Actually, if you just compare the amount of money a low-income Swede has to a low-income American, Sweden will still come out better. A bottom-quintile Swede has 20% more post-tax, post-money transfer income than a bottom-quintile American; note that the bottom-quintile Swede will be even better off than that due to better health care and education, which don’t figure into consumption statistics when they’re government provided. Similarly, a bottom-quintile Norwegian has 78% more income than a bottom-quintile American, and a bottom-decile Norwegian has double the income of a bottom-decile American.
Uh, did you really mean ‘transfer income’ – the monies transfered to a person or family via governmental or group actions, i.e., social security, pensions, medicaid benefits, etc? Or did you mean ‘discretionary income’?
Further, in your earlier posting you switch between ‘median’ and ‘mean’ without really noting the difference in detail, but attempt to use the difference between median and mean to redefine the meaning of ‘poor’ from the original report. The definition used by most nations but the US, and used in the report, is less than 50% of the median income. This makes the ‘poor’ in America much larger as a percentage since the difference in median income is serious.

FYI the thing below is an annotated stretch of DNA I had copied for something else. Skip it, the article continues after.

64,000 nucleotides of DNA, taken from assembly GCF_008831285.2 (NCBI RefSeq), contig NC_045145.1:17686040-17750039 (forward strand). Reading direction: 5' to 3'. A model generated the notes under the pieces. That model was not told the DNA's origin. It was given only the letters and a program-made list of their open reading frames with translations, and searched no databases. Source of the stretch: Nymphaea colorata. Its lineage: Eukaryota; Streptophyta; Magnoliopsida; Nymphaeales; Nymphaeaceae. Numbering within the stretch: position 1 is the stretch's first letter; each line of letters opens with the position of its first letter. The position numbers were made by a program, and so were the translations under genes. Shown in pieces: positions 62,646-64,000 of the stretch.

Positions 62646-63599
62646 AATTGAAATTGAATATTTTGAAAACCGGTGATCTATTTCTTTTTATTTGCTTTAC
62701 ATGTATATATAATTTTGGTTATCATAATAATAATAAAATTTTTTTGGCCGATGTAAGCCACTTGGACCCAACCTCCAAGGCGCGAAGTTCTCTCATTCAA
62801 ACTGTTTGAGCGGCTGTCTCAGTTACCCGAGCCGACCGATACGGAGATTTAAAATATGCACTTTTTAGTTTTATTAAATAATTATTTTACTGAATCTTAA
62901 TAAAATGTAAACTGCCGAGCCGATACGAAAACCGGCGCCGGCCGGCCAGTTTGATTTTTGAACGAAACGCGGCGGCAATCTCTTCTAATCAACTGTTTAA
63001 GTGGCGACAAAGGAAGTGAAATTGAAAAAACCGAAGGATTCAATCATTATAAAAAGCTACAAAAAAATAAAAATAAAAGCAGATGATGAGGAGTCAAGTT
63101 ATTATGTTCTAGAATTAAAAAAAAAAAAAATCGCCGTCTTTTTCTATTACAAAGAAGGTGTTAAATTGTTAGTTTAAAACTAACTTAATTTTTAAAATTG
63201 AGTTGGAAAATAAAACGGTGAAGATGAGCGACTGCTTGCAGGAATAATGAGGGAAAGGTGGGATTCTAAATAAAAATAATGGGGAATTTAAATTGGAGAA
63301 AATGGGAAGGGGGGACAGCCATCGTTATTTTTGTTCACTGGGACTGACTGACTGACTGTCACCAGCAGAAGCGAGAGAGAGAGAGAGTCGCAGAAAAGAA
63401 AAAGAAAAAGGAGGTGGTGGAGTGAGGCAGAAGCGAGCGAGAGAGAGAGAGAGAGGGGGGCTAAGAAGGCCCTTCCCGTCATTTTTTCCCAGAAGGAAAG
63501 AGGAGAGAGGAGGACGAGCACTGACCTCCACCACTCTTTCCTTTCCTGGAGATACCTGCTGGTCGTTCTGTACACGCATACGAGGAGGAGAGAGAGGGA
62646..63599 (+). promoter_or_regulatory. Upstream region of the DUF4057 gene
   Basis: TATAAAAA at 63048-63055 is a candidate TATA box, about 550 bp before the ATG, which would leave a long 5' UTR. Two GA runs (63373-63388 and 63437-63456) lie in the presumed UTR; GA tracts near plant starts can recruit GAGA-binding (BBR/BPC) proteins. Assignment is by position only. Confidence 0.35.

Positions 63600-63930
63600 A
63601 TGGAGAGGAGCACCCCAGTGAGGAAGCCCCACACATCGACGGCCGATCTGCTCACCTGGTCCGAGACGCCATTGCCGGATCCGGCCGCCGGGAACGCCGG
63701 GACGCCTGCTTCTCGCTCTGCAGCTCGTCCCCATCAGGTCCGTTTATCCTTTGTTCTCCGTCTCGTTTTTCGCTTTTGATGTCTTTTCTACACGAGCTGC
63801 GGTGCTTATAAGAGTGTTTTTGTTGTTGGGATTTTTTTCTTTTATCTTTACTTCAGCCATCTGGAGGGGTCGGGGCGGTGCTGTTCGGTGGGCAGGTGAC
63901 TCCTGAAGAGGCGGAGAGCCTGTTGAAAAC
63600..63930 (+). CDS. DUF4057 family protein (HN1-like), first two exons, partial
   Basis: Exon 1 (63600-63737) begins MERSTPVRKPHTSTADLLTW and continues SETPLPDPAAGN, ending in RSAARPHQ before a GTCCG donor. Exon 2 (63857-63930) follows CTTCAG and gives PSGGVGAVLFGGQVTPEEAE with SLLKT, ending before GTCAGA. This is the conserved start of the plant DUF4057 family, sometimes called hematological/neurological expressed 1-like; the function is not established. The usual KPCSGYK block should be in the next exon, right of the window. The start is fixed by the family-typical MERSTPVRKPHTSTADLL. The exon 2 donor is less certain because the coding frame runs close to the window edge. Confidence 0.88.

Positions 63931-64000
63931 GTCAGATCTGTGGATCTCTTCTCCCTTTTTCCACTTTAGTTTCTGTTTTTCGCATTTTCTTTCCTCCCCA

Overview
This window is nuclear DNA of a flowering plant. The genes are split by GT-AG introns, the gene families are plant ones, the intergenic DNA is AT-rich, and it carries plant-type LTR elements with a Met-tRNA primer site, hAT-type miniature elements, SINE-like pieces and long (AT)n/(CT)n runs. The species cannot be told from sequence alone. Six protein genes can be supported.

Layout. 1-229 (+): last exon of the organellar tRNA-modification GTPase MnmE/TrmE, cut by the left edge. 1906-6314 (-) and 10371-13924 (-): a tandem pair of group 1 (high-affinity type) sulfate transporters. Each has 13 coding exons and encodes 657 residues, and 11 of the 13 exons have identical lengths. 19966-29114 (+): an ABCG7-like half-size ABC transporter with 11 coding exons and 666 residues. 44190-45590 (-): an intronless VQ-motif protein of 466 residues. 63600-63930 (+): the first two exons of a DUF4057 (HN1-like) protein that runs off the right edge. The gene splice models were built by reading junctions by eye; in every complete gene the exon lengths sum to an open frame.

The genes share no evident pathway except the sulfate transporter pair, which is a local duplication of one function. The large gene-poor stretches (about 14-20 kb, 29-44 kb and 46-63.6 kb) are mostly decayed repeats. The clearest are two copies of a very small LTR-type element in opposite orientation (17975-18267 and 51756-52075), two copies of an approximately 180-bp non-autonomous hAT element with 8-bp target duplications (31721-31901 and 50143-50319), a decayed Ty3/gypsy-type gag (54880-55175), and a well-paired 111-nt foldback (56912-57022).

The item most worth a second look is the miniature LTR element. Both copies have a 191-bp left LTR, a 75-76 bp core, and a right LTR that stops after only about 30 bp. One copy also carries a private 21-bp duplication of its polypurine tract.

Add in that the median American is, actually, better off than the median Swede by no less than 12% *after* transfer income effects are added and that Americans are much more mobile economically than Swedes.
In the end, there are a number of papers, including studies coming out of Swden, pointing out that the poor in Sweden are at about the same standard of living as the poor in America even after all those social programs simply because the nation of Sweden is directly and proportionally much poorer than the nation of America. The fact that the poor of what is, after all, a much poorer nation are doing as well as the poor of America is amazing… but it isn’t magic. The higher incomes in Sweden simply don’t exist. While a boon for egalitarianism, many Swedish researchers are concerned with the number of Swedish corporations, professionals, and entrepreneurs fleeing the nation’s taxes by moving abroad to open businesses or work.
Actually, the US has less income mobility than Sweden (which is nonetheless the least upwardly mobile country in Scandinavia). It’s not really surprising, considering that in the US your income is largely determined by your level of education, which is largely determined by how much your parents could afford to live in a good school district and send you to college.
It’s true that Sweden has a fairly low income, but that’s just Sweden; Norway, which has largely the same welfare state as Sweden, has a GDP per capita slightly higher than the USA’s, and less unemployment. Sweden is the most socialist country in Scandinavia and the largest, but it gets the worst results on most of the metrics in question here.
Also, where do I switch median and mean? The statistics I’ve cited in this thread concern the mean bottom-quintile income, which is a far better measure of poverty than the median income.